Matt Ryan and Tom Brady are 4-0 this postseason, and they’ve made it look pretty easy. Atlanta beat Seattle and Green Bay by a combined 39 points, while New England beat Houston and Pittsburgh by a combined 37 points.
We’ll start with the Falcons. How was Atlanta able to flummox a Packers squad that had won eight straight games?
“I just think Atlanta is loaded,” CBS Sports senior NFL writer Will Brinson said on CBS Sports Radio’s The Doug Gottlieb Show. “I think Kyle Shanahan is locked in as a play caller and Matt Ryan is locked in as a quarterback, and they’re just on this roll right now offensively and they’re really tough to stop. I don’t think it was necessarily Green Bay’s defense being terrible so much as it was Atlanta’s offense being kick-ass.”
Ryan finished with 392 yards and five touchdowns (four pass, one rush) against Green Bay, outplaying Aaron Rodgers in the process.
Brady, meanwhile, led New England to a 36-17 rout over a Steelers squad that had won nine straight games.
“It was a bad week to have a bad week,” Brinson said. “The secondary forgot that Chris Hogan existed and treated him like he was invisible. You just can’t do that. When you go to Foxboro and you’re playing Tom Brady and the Patriots, (you have to be ready). Mike Mitchell said afterwards they weren’t prepared for the flea-flicker. They weren’t even looking for it. When you go to New England and you have all these busted coverages and you have these trick plays picking up chunk yards and you’re not executing yourself on offense, it’s going to be really tough to beat the Patriots. It’s a hard job to do in the first place, and if you show up with your D-game on defense, then you’re definitely not going to win. So I think you got to blame a Steelers defense that certainly looked good for the second half of the season, and then they just get blasted by New England.”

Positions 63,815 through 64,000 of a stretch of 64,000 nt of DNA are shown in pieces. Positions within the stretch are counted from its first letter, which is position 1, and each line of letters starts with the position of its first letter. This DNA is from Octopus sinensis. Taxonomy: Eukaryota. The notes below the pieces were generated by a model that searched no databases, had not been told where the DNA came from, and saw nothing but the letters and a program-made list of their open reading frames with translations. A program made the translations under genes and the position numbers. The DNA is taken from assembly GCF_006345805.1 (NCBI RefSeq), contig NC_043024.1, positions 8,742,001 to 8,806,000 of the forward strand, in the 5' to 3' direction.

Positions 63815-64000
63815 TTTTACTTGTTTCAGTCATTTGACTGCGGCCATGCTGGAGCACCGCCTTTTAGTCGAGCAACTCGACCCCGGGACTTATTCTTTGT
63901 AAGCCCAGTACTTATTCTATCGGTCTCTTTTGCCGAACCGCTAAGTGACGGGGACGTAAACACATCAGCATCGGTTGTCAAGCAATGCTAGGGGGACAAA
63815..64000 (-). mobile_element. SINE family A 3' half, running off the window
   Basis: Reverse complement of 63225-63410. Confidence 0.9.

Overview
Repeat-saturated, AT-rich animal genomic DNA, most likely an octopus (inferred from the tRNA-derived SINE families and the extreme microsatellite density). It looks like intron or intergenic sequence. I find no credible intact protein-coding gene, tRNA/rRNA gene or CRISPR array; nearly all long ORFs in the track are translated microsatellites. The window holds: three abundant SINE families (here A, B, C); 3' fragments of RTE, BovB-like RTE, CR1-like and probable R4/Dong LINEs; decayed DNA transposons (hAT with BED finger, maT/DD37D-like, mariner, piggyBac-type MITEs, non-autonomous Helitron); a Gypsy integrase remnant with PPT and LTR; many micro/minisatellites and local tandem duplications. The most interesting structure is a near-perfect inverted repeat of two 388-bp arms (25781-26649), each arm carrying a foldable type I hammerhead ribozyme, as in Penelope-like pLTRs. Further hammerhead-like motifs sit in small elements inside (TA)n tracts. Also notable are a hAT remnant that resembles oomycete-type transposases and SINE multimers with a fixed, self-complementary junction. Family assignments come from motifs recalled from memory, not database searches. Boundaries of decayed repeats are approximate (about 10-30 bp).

The Patriots will advance to their seventh Super Bowl of the Brady/Belichich era, while the Falcons are back in the big game for the first time since 1998.
Which quarterback has more to gain from a win in Super Bowl LI?
“I think it’s Matt Ryan, and I don’t know that it’s that close,” Brinson said. “And this is a very generational thing, I think. I think some people lean toward Joe Montana as the greatest quarterback ever. I’ll take Brady. I don’t like when people discount him because Joe Montana never lost a Super Bowl – as if making it to more Super Bowls is somehow a negative thing on your resume. So to me, I’m not elevating Brady any further than he already is if he wins the Super Bowl. He’s already there for greatest of all time.”
But the difference for Matt Ryan? Startling.
“The difference in Matt Ryan, from the guy that ended 2015 as maybe the fourth-best quarterback in his own division behind Jameis, Drew Brees and Cam Newton to suddenly being a guy (who’s considered elite is enormous),” Brinson said. “If he wins the MVP and if he wins the Super Bowl and he probably wins Super Bowl MVP, then I think you’re putting him in a conversation where he’s on a trajectory for the Hall of Fame if he continues to play well throughout the course of his career. So to me, the difference between what Matt Ryan could have on the line and what Tom Brady has on the line is pretty stark.”